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Paying Employees/ Independent Contractors and Other Tax Issues. Independent Contractor vs. Employee. Behavioral Control a. Degree of direction and control b. How, when or where work is done c. Who provides tools or equipment Financial Control Significant investment

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independent contractor vs employee
Independent Contractor vs. Employee
  • Behavioral Control

a. Degree of direction and control

b. How, when or where work is done

c. Who provides tools or equipment

  • Financial Control
      • Significant investment
      • Opportunity for profit or loss

3. Relationship of Parties

      • Part of MSU’s regular business/mission
8 key factors
8 Key Factors
  • Degree of control exercised by MSU over the details of the work
  • Which party invests in the facilities used by the worker
  • Opportunity of the worker for profit or loss
  • Whether MSU can discharge to individual
  • Whether the work is an integral part of MSU’s regular business
  • Permanency of the relationship
  • Relationship the parties believe they were creating
  • Provision of employee benefits
if not determined an independent contractor may need to follow one time special payment procedures
If not determined an independent contractor, may need to follow: One-Time special payment procedures
  • Does not replace Additional Compensation procedures for Tenure Track Faculty or Full-time Professionals
  • Cannot be used for Classified employees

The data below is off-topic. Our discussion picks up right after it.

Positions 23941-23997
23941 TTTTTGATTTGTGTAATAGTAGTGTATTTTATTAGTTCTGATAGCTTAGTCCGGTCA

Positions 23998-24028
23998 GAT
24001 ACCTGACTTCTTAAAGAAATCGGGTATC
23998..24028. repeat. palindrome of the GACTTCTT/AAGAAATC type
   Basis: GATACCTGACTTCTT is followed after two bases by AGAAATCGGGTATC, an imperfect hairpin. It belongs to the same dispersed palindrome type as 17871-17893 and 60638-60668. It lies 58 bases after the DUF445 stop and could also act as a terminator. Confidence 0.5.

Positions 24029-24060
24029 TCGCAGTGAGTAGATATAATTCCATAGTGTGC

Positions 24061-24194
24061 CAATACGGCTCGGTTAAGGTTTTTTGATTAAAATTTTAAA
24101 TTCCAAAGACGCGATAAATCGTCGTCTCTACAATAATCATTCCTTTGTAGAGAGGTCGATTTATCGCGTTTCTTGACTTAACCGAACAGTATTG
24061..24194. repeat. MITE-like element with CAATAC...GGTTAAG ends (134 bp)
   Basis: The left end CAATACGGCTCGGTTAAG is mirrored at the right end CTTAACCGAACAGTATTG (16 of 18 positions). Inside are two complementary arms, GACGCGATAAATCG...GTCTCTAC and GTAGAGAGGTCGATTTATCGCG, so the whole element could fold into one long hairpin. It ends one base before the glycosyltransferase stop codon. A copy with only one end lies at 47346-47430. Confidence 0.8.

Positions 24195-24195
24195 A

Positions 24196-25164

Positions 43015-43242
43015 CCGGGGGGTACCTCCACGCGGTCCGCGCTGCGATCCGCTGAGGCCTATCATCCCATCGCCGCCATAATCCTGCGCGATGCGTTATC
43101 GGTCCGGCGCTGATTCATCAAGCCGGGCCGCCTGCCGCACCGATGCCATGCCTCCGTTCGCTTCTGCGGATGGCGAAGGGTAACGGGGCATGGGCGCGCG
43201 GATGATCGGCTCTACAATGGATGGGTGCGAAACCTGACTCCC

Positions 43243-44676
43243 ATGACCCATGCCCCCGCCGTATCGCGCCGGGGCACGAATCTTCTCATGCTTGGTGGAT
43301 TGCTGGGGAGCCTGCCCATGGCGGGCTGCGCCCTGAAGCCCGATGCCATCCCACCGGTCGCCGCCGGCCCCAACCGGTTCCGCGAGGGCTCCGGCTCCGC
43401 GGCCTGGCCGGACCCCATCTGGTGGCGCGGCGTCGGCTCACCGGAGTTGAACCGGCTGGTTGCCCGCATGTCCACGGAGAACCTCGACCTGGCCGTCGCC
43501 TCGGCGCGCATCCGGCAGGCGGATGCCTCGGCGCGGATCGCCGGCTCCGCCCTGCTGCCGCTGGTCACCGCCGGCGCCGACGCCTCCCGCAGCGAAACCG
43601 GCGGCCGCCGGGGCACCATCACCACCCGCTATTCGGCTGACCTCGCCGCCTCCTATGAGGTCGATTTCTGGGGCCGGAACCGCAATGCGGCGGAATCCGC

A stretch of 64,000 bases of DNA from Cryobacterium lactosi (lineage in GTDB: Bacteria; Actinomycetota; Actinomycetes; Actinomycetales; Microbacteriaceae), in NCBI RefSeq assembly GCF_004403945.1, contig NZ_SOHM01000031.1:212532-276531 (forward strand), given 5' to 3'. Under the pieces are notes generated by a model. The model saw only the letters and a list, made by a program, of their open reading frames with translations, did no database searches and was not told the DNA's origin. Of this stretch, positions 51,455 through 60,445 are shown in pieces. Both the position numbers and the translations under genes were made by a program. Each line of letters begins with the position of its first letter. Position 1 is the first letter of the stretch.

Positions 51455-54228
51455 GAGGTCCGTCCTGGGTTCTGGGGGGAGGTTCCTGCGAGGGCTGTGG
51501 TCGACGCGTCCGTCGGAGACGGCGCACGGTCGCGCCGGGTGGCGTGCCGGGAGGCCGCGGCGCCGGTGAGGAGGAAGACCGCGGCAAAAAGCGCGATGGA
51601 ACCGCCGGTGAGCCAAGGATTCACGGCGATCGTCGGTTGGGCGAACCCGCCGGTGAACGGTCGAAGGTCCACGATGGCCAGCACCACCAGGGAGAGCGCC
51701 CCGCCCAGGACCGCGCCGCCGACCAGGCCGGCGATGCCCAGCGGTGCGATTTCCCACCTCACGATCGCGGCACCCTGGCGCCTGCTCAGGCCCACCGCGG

• Use 4ONEPY position number and ONEPAY title on LOA
other tax issues fringe benefits
Other Tax Issues – Fringe Benefits

What are Fringe Benefits?

  • Cash, cash equivalents, property, services or other benefits provided to an employee by an employer or a third party in addition to regular salary.

–Life, health and disability insurance

–Education assistance

–Club memberships

–Gift certificates

–Courtesy car

–Tickets to entertainment events

–Meals

–Cell phone

which fringe benefits are taxable
Which Fringe Benefits are Taxable?
  • All fringe benefits are taxable unless specifically excluded by a provision of the Internal Revenue Code.
  • The fair market value of the benefit (i.e., what a disinterested person would pay) is subject to withholding and reported as income on a W-2 in the year the benefit is received.
what fringe benefits are excluded from income
What Fringe Benefits are Excluded from Income?
  • Internal Revenue Code §132(a) provides an exclusion from gross income for any fringe benefit which qualifies as a—

(1) de minimis fringe

(2) working condition fringe

(3) no-additional-cost service

(4) qualified transportation fringe

(5) qualified employee discount; or

(6) qualified moving expense reimbursement

what is considered de minimis
What is Considered De Minimis?
  • IRS Regulations do not define ―De Minimis‖
  • Other regulations permit a business gift of $25 or less to be given to a client, so some use $25 as a limit
  • The IRS Auditor’s Fringe Benefit Guide discusses that $100 is NOT de minimis
  • So, between $25 and $100 is risky, but there is no clear guidance.
working condition fringe benefit